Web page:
Mr. Luber, StockX’s founder, said he was stepping down as chief executive but would continue to be the company’s public face. In a phone call from Paris, where StockX was involved in Fashion Week, he said he now had an even bigger vision than dropping new Jordans on StockX: He wants to replace static retail prices — an “antiquated concept,” he said — with a stock market style of shopping. In this setup, shoppers place bids on new items and prices are determined entirely by supply and demand.
Mr. Luber said he recognized the concept might initially be a stretch. “To tell all these brands that our idea is to get rid of retail prices is crazy, but that’s the slow, big idea behind it,” he said.
StockX is already moving ahead with the notion. In January, it held an “I.P.O.” — that’s initial product offering — for a limited run of slide sandals created by Ben Baller, a celebrity jewelry designer. The company used a complicated Dutch auction to determine which bidders got to buy the sandals and at what price. It resulted in an average price of $210 a pair — three times as much as they would have cost at retail, but lower than the majority of the bids.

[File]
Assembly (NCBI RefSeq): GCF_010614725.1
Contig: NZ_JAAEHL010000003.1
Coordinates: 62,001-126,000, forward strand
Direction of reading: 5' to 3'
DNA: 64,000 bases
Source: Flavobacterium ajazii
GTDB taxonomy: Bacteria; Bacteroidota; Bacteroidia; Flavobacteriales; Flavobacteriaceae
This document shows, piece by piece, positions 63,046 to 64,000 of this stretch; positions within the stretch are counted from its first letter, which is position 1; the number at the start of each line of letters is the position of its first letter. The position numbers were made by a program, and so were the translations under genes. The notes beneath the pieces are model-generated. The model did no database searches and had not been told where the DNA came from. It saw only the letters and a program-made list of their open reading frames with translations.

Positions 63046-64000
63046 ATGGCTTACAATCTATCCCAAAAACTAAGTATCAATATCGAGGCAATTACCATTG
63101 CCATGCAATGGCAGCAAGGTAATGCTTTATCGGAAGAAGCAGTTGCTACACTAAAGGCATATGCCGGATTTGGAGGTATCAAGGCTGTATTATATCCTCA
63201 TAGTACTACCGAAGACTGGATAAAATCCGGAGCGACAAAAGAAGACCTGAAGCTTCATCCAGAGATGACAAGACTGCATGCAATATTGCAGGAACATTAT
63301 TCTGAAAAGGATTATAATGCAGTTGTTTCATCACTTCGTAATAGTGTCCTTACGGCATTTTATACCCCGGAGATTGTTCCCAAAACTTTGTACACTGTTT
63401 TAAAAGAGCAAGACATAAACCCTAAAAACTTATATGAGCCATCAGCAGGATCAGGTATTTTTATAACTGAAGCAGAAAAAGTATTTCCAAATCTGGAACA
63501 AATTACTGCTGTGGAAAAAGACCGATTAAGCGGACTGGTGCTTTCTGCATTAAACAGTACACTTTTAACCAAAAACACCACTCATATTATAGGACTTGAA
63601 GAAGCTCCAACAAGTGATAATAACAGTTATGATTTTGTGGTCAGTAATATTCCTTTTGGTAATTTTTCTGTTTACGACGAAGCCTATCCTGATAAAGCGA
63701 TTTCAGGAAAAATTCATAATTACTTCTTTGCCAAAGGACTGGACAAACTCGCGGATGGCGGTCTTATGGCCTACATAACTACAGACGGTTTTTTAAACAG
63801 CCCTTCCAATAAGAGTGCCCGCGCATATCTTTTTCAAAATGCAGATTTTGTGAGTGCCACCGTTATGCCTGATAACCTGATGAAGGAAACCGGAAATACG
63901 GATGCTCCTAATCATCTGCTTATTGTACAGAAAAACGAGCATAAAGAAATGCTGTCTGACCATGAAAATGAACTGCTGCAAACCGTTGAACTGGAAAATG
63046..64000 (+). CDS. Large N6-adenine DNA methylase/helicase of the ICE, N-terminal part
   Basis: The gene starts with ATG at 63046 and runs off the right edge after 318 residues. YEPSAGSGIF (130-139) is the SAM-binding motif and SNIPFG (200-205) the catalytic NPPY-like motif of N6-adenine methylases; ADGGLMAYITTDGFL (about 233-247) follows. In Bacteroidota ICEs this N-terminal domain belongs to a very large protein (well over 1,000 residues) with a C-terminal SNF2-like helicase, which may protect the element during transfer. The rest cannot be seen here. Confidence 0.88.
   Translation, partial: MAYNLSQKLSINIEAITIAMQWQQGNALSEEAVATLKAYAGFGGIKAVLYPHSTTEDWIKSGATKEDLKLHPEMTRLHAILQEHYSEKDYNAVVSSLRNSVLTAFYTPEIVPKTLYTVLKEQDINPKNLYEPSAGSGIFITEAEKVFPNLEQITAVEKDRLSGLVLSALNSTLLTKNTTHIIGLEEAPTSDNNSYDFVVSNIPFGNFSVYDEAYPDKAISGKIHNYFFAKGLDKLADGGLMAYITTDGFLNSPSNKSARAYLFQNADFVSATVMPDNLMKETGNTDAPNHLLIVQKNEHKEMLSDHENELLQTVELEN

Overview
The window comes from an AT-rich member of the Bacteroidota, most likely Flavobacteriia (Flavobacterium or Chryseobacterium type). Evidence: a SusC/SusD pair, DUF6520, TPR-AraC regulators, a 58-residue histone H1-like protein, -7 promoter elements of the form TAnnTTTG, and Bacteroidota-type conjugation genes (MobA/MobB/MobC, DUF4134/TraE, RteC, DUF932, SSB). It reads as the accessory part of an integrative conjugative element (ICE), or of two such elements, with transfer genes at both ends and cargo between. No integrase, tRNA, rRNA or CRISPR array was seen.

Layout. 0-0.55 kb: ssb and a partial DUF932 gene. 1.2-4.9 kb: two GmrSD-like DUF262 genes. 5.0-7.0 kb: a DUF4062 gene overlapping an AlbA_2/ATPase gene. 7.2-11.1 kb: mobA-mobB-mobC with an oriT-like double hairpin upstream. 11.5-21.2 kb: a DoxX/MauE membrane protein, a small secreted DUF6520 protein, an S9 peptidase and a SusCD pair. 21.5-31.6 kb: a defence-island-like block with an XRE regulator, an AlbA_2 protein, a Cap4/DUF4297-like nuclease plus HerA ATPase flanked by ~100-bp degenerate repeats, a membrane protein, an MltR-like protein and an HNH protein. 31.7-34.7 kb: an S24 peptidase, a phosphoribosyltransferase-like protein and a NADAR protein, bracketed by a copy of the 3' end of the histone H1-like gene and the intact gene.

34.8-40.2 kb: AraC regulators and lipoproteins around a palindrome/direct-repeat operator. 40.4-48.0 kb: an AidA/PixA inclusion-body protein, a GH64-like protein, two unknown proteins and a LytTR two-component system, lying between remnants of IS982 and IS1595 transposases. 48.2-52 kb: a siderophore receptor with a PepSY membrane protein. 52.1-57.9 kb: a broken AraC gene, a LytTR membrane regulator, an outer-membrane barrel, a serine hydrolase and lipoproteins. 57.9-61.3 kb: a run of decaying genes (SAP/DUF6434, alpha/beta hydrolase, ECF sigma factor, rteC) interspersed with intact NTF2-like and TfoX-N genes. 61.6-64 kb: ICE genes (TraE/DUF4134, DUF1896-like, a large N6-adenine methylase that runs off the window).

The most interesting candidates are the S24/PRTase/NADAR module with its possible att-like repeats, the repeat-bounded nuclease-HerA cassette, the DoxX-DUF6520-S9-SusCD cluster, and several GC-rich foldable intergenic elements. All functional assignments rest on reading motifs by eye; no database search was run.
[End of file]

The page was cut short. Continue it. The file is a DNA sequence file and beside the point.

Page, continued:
After the release, other brands inquired about similar deals. StockX now has half a dozen such releases in the works with other designers, Mr. Luber said. “It’s not going to be an overnight thing, but it is absolutely logical,” he said.
In the meantime, StockX is expanding further into secondhand sales of luxury goods such as handbags and watches, an area currently topped by The RealReal, a San Francisco start-up that plans to go public later this week.
Mr. Wilkins, the power seller of sneakers, said he doesn’t plan to trade the shoes forever, but “right now it’s awesome income.”
There is one drawback, he acknowledged. Once his hobby became a business, he lost interest in getting the hottest shoes for himself. “The more and more you sell shoes, the more and more you dislike shoes,” he said.
Erin Griffith reports on technology start-ups and venture capital from the San Francisco bureau. Before joining The Times she was a senior writer at WIRED and Fortune. @eringriffith